• In Canada, note that Interac transfers aren’t an issue per se—Interac is a perfectly secure way of transferring money to Canada. However, be very careful about any confirmation emails or SMS messages you receive from Interac during this period, as they could be phishing scams. To find out more, check out the Interac website.
    • Stop all communication if you think it’s a scam, even if they threaten to sue you.
    • To avoid unpleasant surprises, it’s best to look for housing once you’ve arrived. You might consider renting from abroad only if you have a trusted contact on-site.

    Fake taxis

    Fresh-off-the-plane travellers are often an easy target. After a long flight, all you want to do is get to your Airbnb, hotel or hostel and freshen up. But you still have to make the journey from the airport to the place you booked, and this is the tricky part.

    Don’t just get into a random unmarked car. These fake taxis can charge a lot more than regular ones, not to mention more serious safety concerns.

    The best way to avoid fake taxi scams is finding out how to get from the airport to your place BEFORE you leave. Check the airport website—most airports offer useful information on how to get to the city (public transport, cabs, shuttles, etc.). Choose an “official” transportation mode based on your needs and budget—official taxis, Uber or public transportation.

    Phone scams

    Beware if, once in your destination country, you receive a call from someone claiming to be a government agent. These people could be calling “on behalf” of the immigration office or the tax office, asking you to make a payment for X or Y reason. You may also receive an automated message telling you that a warrant has been issued for your arrest. Beware, these are scams. In some cases, scammers can be very convincing. When you’re new to a country, you may be frightened when someone posing as a government representative threatens to have you deported if you don’t pay a certain fee. In any case, don’t give in—it’s almost certainly a scam.

    To find out more, check out these tip pages from the Canadian, Australian and Korean governments:

    Don’t trust “local” telephone numbers

    Don’t be fooled into thinking that just because the number calling you is located in Australia or Canada, for example, it won’t be a scam. It’s quite simple nowadays to get a phone number from the country you’re in to look legit. For example, you might see a Canadian phone number appear when the person is actually thousands of kilometres away—spoofing is an art scammers master very well.

    Social media impersonation

    Travelers and expats tend to make the most of social networks, especially Facebook groups, to ask questions, find information, and chat with like-minded people.

    However, scammers can use Facebook groups to impersonate you. This is a form of identity theft—they can create a Facebook account using your profile photo and cover photo. The goal is to contact your friends and family to ask them for help and money, supposedly because you’re in trouble somewhere far, far away.

    The best way to protect yourself is to safeguard your Facebook data—hide your friends list and make your profile accessible only to your friends.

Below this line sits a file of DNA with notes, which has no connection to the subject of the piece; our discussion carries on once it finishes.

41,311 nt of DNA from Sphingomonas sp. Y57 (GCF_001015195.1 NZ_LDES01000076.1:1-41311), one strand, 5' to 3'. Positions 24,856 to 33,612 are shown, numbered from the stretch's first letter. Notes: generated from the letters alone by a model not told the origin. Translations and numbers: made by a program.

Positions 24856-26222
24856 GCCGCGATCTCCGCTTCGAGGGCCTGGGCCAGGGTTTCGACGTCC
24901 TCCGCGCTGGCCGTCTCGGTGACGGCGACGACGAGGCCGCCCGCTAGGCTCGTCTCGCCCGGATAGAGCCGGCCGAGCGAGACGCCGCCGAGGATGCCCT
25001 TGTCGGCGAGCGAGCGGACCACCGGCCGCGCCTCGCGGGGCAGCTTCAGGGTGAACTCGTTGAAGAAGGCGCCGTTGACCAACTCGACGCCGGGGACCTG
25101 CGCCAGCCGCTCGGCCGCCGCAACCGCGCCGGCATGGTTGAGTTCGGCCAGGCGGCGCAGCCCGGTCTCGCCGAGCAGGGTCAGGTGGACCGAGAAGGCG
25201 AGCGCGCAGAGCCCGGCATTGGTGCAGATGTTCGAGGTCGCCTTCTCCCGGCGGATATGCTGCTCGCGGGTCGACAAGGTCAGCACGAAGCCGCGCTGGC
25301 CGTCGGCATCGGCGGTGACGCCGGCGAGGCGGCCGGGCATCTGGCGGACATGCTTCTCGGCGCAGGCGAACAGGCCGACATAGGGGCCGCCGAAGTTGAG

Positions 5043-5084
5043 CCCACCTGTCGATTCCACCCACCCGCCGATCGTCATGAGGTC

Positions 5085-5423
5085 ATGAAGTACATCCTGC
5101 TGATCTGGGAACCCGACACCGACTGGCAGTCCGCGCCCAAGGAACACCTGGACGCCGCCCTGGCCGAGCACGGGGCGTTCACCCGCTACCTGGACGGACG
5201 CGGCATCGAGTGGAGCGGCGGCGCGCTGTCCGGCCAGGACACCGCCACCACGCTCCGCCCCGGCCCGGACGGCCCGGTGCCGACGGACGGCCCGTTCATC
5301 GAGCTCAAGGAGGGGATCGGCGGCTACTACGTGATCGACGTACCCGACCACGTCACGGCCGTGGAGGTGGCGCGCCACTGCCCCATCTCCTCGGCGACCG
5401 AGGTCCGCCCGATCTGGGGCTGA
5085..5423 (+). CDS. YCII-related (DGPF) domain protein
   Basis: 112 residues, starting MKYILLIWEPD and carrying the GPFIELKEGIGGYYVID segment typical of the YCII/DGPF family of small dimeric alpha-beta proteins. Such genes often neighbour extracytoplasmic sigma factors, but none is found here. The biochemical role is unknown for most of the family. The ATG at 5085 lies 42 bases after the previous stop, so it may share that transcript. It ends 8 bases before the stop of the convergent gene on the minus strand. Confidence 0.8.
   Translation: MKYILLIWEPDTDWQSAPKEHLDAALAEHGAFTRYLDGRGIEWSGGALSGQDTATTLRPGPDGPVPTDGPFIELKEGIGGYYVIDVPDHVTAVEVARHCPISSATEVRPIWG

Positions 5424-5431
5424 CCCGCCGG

You can also tell your friends and family that if you have a problem on the road, you won’t contact them via social networks, but by email or on WhatsApp. That way, they’ll know that if they’re contacted by Messenger, it’s probably a scam, and they can warn you something dodgy is going on.

    Job scams

    Looking for work during your WHV? Watch out for time-wasting (and sometimes even money-wasting) misleading offers and deceptive employers.

    Here are a few tips to help you avoid getting into tricky situations:

    • Your “employer” only requires a small upfront investment, then you will have to convince others to invest as well without selling a product or service. You’re probably being tricked into joining a pyramid scheme, and this is illegal in most countries.
    • Avoid vague ads that don’t describe the position and give you no idea of the job you’ll be doing. You could end up meeting your “employer” in a faraway suburb and be offered to “work from home” selling products using dishonest sales tactics.
    • Never pay to get a job. For example, skip all fee-based job listings.
    • Beware of “Mystery Shopper” jobs for organisations like Western Union or Moneygram. Sometimes the “job” involves sending you a stolen cheque that will be temporarily credited to your account. Meanwhile, you’ll be tricked into sending money with Western Union or Moneygram.
    • In Australia, among other countries, never trust an employer who asks for a deposit for whatever reason (to hold a spot for you, etc.).
    • Beware of babysitting, gardening or domestic work scams where your potential employer tells you that you will be paid by cheque.
    • Never start working before signing (and reading) your employment contract. In some countries (e.g. Canada and New Zealand), employers may not make you sign a contract for odd jobs. This is not necessarily a bad sign, but when you get your first pay cheque (after one or two weeks, depending on the country), make sure you get paid. When in doubt, keep proof of your work (photos, videos) so you can report your employer if they try to rip you off!
    • In Australia and New Zealand, for example, it’s not uncommon to be asked to complete a trial period before getting a job. Make sure it’s a trial, not unreported work. If you are asked to work for several hours, or even several days, without pay, this is not normal. The trial period should generally not exceed 2-3 hours and should focus on a very specific task, such as washing dishes quickly or frothing milk in a café. Many people are fooled into thinking they’re doing the right thing. But some unscrupulous employers, particularly in the hotel and restaurant business, take advantage of this free labour opportunity!